- If you haven’t used Privoxy before, you might want to read the docs and poke around in the config files to tweak as needed.
- By default Privoxy runs on port 8118, hence the 8118 mapping the ssh statement.
- Save yourself some time by storing your proxy settings for future toggling. To cover most OS X apps you’ll be creating a new Network Location for this. Go to the Apple Menu / Location / Network Preferences to create a new location profile. Toggling can be done using the Location menu under the Apple menu. For Firefox (which ignores the system-wide proxy settings), you’ll need to enter the settings directly into the Firefox’s Preferences or install the SwitchProxy Firefox plugin to enable a pop-up menu for proxy switching from the Firefox status bar.
diggdot.us launched (a Digg / del.icio.us / Slashdot aggregator.) Normally this wouldn’t be news for me, but this site happens to be built using TurboGears, a Python web stack that I happen to be building a few toys with as well. (Via “Instantly Hooked on Diggdot.us“)
In other news…
Texas Sues Sony Under Anti-Spyware Law
“AUSTIN, Texas – The state sued Sony BMG Music Entertainment on Monday under its new anti-spyware law, saying anti-piracy technology the company slipped into music CDs leaves huge security holes on consumers’ computers.”
A piece of tape defeats any CD DRM:
“Applying a piece of opaque tape to the outer edge of the disk renders the data track of the CD unreadable. A computer trying to play the CD will then skip to the music without accessing the bundled DRM technology.”
Hackers Cracked Gmail (Here’s how)
“Google said Wednesday it has fixed a problem in its widely used email program that allowed hackers to break into people’s Gmail accounts to read messages and pose as legitimate email users.”
Lately I’ve been putting most of my bookmarks on del.icio.us instead of here, but these three recent articles on WIRED NEWS were worth pointing out:
First, “Known Hole Aided T-Mobile Breach.” We’ve all heard plenty about what’s her name’s Sidekick getting owned, but the less recent T-Mobile breach has me a bit more concerned. According to this article, the back-door wasn’t nearly as elaborate as one would have hoped — it was simply an un-patched version of BEA WebLogic that let Jacobsen in. According to the article, older versions of WebLogic had a “feature” that allowed any file on the server to be read or replaced using an undocumented HTTP parameter. That’s right, someone designing the software decided that they would enable a full-on backdoor, but not tell anyone. You’ve got to be kidding. Worse still is that the flaw was discovered and a patch was issued, but T-Mobile simple failed to update their web servers.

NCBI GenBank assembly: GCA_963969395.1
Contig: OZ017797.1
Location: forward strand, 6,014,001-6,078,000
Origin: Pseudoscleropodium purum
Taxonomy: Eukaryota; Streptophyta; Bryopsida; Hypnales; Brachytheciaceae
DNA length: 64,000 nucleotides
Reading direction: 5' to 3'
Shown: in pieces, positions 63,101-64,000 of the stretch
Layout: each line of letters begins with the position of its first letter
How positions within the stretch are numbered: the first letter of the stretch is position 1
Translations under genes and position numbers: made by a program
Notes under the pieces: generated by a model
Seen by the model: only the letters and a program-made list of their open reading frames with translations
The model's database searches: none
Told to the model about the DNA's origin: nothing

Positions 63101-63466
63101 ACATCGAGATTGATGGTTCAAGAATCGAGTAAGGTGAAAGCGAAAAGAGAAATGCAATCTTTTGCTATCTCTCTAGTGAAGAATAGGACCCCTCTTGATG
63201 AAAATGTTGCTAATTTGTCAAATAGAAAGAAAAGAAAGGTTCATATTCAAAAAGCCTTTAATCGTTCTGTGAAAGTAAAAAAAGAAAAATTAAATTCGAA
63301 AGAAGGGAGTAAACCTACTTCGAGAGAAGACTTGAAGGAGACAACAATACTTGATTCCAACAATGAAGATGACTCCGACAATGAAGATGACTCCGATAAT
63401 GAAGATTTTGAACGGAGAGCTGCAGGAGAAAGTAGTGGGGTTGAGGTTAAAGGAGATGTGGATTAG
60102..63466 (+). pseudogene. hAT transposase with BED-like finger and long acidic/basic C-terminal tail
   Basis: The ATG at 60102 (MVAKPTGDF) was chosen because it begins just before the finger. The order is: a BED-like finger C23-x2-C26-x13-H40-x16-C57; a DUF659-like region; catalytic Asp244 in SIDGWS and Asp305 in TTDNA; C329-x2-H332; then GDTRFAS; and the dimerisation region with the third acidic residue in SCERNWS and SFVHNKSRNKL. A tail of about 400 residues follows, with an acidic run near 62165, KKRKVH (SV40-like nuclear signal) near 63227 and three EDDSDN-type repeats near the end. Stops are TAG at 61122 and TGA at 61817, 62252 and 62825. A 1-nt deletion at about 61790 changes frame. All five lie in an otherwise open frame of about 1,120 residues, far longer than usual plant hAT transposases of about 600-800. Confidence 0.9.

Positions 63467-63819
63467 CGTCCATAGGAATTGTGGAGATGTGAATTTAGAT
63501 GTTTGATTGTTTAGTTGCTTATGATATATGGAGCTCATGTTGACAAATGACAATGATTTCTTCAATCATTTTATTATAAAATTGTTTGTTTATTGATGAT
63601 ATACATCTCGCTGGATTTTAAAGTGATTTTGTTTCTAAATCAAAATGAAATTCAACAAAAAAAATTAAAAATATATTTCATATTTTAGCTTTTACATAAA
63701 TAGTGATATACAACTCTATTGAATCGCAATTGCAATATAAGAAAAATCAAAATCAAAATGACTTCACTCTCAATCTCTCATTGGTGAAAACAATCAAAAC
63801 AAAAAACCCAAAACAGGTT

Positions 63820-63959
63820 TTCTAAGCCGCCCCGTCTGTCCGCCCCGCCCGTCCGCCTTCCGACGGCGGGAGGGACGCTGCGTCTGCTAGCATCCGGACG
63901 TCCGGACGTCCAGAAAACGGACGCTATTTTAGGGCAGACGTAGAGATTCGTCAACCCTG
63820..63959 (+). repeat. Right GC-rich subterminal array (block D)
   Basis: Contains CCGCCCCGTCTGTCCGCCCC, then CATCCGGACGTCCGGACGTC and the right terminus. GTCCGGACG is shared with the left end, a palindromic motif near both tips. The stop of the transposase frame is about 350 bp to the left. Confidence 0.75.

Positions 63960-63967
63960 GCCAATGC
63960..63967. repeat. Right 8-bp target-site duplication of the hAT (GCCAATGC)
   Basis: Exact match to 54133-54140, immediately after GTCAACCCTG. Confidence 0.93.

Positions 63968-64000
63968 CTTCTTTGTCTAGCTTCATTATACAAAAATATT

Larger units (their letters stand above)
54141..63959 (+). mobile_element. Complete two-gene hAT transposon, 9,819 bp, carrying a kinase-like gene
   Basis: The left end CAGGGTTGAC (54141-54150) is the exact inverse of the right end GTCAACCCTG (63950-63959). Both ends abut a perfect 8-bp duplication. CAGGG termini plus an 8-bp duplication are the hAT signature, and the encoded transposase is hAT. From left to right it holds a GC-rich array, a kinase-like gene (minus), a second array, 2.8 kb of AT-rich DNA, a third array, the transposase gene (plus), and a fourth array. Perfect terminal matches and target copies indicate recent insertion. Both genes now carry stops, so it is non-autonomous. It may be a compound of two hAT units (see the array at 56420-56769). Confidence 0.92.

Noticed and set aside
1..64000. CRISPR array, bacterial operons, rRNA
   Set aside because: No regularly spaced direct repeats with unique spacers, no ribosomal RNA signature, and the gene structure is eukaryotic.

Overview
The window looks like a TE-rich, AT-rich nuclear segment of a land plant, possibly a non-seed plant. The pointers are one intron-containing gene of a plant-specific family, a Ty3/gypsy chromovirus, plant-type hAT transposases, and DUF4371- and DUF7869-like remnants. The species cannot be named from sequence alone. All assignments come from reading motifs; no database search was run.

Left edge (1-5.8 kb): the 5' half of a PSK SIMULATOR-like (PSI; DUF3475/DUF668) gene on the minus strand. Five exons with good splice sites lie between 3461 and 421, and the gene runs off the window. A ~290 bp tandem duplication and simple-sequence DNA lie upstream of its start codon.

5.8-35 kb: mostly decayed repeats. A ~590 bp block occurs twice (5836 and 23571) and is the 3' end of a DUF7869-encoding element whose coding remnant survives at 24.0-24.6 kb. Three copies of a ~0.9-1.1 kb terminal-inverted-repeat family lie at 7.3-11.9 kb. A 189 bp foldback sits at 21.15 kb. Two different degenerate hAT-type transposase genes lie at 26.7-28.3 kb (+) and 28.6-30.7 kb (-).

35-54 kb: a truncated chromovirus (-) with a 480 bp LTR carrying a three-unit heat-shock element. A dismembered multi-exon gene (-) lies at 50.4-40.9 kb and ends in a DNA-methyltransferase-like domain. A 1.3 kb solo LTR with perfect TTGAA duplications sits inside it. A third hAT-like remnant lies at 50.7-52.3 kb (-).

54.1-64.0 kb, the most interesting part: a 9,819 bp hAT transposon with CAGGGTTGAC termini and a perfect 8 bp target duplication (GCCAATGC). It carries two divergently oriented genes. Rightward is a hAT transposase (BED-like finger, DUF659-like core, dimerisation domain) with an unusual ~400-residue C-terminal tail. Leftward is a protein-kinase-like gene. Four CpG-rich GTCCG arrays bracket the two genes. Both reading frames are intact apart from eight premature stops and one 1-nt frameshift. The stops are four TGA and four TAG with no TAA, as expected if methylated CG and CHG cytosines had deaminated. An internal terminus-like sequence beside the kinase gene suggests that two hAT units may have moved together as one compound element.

But it get’s better. According to this article, the U.S. Government has decided that there will be “No Encryption for E-Passports.” Well that’s just great. How about just issuing T-Shirts and ball-caps with our social security numbers on them, and requiring travelers to hand out business cards with all their personal information to everyone they see. At least they thought about the issue enough to suggest that wrapping one’s passport in tin foil and duct tape should protect your personal information.
Of course, even with proper security measures, none if it will matter if the people who collect and sell this information don’t care who they sell it to. The article, “California Woman Sues ChoicePoint“, describes a case against ChoicePoint, “a data broker that collects financial, medical and other personal information on billions of people”, for apparently selling personal records to identity thieves.